Dear Girl by Amy Krouse Rosenthal & Paris Rosenthal

 

deargirl

Originally published in: 2017

What it’s about: A story telling young girls it’s ok to be their authentic selves.

What made me pick it up: Rosenthal’s widow’s TED talk as recommended on Twitter by John Green.

My favorite parts: You be you. That’s the message. One I want to tell every young impressionable unsure girl. And also the ones who haven’t yet learned to be unsure. You’re the only you there is. Be that, whatever that looks like.

Who it’s great for: Girls of any age.

Erica’s rating: five shells


Find this book in your local library, or on Amazon (affiliate link).


 

Julián is a Mermaid by Jessica Love

JulianIsAMermaid

Originally published in: 2018

What it’s about: A young boy who wishes to be a mermaid like the performers he sees at the pool.

What made me pick it up: I’d seen it well reviewed online.

My favorite parts: Obviously the entirely accepting and incredibly sweet abuela is my favorite. Instead of yelling at the child for taking the curtains down to make a tail and using the fern as a headdress while she’s in the bath, she gets him a necklace to compliment his outfit. Then she takes him to a parade to see other mermaids like him. The acceptance is almost too beautiful to read without tearing up.

Who it’s great for: Everyone. Littles who do their own thing.

Erica’s rating: five shells


Find this book at your local library or on Amazon (affiliate link).


 

Starfish by Akemi Dawn Bowman

starfish

Originally published in: 2017

What’s it about:  17-year-old Kiko Himura spends her days struggling with her social anxiety and feeling like her half-Japanese identity means she’ll never fit in anywhere – especially not with her mother. She lives for the day she’ll escape to art school, but first, she has to get in.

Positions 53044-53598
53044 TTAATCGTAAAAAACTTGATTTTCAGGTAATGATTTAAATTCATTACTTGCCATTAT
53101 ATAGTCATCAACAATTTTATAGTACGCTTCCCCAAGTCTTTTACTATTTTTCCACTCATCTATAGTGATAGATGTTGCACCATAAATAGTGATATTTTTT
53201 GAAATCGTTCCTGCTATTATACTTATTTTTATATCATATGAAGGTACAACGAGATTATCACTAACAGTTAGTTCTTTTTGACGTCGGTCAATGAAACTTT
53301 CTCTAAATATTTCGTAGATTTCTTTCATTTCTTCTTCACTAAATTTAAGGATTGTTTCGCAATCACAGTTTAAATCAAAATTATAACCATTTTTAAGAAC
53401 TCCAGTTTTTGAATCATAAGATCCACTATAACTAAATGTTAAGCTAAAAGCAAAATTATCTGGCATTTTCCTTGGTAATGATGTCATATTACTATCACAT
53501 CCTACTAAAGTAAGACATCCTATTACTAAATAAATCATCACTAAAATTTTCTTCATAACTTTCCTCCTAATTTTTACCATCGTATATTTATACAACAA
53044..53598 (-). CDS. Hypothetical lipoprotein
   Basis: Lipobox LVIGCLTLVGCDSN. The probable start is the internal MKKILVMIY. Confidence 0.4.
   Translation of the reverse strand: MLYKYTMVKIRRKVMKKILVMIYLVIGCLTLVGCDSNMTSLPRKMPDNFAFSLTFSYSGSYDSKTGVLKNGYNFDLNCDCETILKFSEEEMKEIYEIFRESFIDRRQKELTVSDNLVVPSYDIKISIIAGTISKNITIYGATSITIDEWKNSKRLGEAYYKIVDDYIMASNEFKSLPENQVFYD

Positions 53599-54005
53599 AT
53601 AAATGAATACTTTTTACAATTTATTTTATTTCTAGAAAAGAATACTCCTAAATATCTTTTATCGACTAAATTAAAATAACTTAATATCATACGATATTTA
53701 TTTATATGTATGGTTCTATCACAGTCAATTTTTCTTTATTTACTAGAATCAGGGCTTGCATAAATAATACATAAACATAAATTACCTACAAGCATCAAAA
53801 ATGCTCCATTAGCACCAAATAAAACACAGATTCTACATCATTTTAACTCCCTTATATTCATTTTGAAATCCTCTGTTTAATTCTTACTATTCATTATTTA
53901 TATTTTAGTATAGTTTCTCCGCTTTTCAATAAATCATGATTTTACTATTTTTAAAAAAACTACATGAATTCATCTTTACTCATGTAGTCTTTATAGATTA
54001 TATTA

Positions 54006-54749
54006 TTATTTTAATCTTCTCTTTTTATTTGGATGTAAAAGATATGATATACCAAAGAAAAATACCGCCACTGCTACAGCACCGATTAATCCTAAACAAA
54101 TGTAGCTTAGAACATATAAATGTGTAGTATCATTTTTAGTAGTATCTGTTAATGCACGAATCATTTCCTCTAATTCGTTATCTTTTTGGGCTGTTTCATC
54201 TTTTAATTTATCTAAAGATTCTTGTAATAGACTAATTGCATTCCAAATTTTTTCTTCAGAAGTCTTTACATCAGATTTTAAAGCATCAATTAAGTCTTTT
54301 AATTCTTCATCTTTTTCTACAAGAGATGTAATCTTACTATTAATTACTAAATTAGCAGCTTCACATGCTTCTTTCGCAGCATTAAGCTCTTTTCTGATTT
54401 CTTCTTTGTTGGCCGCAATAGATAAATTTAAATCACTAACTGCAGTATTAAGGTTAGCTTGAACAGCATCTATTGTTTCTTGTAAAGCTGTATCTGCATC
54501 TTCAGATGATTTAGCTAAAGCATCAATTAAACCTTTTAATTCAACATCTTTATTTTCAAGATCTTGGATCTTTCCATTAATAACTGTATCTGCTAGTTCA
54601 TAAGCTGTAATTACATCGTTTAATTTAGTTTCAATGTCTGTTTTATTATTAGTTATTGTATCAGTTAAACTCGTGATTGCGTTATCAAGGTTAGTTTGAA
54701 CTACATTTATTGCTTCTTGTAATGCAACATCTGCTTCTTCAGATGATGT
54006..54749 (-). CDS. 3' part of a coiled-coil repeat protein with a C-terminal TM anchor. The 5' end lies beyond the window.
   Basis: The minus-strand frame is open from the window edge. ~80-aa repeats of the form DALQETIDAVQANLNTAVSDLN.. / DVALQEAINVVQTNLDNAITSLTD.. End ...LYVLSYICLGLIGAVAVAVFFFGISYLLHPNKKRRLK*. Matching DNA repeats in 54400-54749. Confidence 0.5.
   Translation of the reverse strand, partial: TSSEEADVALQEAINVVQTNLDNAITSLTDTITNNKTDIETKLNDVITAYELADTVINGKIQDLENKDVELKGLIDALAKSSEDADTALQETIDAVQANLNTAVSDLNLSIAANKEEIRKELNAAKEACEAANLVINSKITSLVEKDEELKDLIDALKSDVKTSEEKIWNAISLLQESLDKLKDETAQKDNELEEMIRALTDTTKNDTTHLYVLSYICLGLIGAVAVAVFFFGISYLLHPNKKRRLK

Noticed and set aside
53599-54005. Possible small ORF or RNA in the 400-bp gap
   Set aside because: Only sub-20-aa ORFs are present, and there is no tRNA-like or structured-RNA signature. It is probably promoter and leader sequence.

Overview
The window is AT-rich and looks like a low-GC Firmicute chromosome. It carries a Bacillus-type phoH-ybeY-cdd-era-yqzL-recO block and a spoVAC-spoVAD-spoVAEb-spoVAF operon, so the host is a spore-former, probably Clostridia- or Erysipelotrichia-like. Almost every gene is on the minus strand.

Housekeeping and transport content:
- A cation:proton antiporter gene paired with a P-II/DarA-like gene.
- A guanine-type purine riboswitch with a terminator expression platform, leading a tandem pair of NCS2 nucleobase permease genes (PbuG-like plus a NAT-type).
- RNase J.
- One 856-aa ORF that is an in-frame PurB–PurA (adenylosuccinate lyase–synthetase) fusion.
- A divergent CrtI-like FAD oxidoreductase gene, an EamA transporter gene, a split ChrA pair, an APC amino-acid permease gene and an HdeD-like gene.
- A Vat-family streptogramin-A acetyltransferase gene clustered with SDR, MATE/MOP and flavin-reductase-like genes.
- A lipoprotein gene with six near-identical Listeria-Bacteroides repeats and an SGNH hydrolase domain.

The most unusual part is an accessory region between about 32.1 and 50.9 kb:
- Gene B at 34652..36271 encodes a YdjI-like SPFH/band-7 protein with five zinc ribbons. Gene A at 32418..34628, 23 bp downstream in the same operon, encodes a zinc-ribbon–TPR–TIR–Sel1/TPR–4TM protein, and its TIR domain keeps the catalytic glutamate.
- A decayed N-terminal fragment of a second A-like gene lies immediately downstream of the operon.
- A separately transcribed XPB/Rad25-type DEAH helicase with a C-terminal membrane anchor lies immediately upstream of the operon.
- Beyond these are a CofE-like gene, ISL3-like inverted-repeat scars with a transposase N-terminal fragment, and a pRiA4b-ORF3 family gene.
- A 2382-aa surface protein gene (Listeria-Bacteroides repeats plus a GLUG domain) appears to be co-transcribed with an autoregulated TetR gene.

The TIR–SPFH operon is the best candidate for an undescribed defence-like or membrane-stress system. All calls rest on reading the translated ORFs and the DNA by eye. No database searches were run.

What made me pick it up: It was a finalist for the Morris Award given to the best YA debut novel.

My favorite things: Bowman includes the most magical descriptions of Kiko’s art. They make her paintings and drawings come to life and reflect and inspire real emotion. There’s a strong romantic element to the story that is perfectly complicated.

Who it’s great for:  Teens interested in a complicated romance with lots of family drama.

Abby’s rating: three-and-a-half-shells


Find this in your local library or on Amazon (affiliate link).


 

Brazen by Penelope Bagieu

brazen

Originally published in: 2017 (English translation in 2018)

What’s it about: A collection of brief biographies of a variety of extraordinary women whose lives have left lasting impact on history – all in graphic novel form.

What made me pick it up: I couldn’t not pick it up.

My favorite things: Bagieu profiles a wide variety of women from artists to activists, doctors to astronauts. Each woman gets several pages for her story to paint a more full picture of her life and impact

Who it’s great for:  For teens and adults who are fans of Vashti Harrison’s Little Leaders and Women in Science by Rachel Ignotofsky.

Abby’s rating: five shells


Find this in your local library or on Amazon (affiliate link).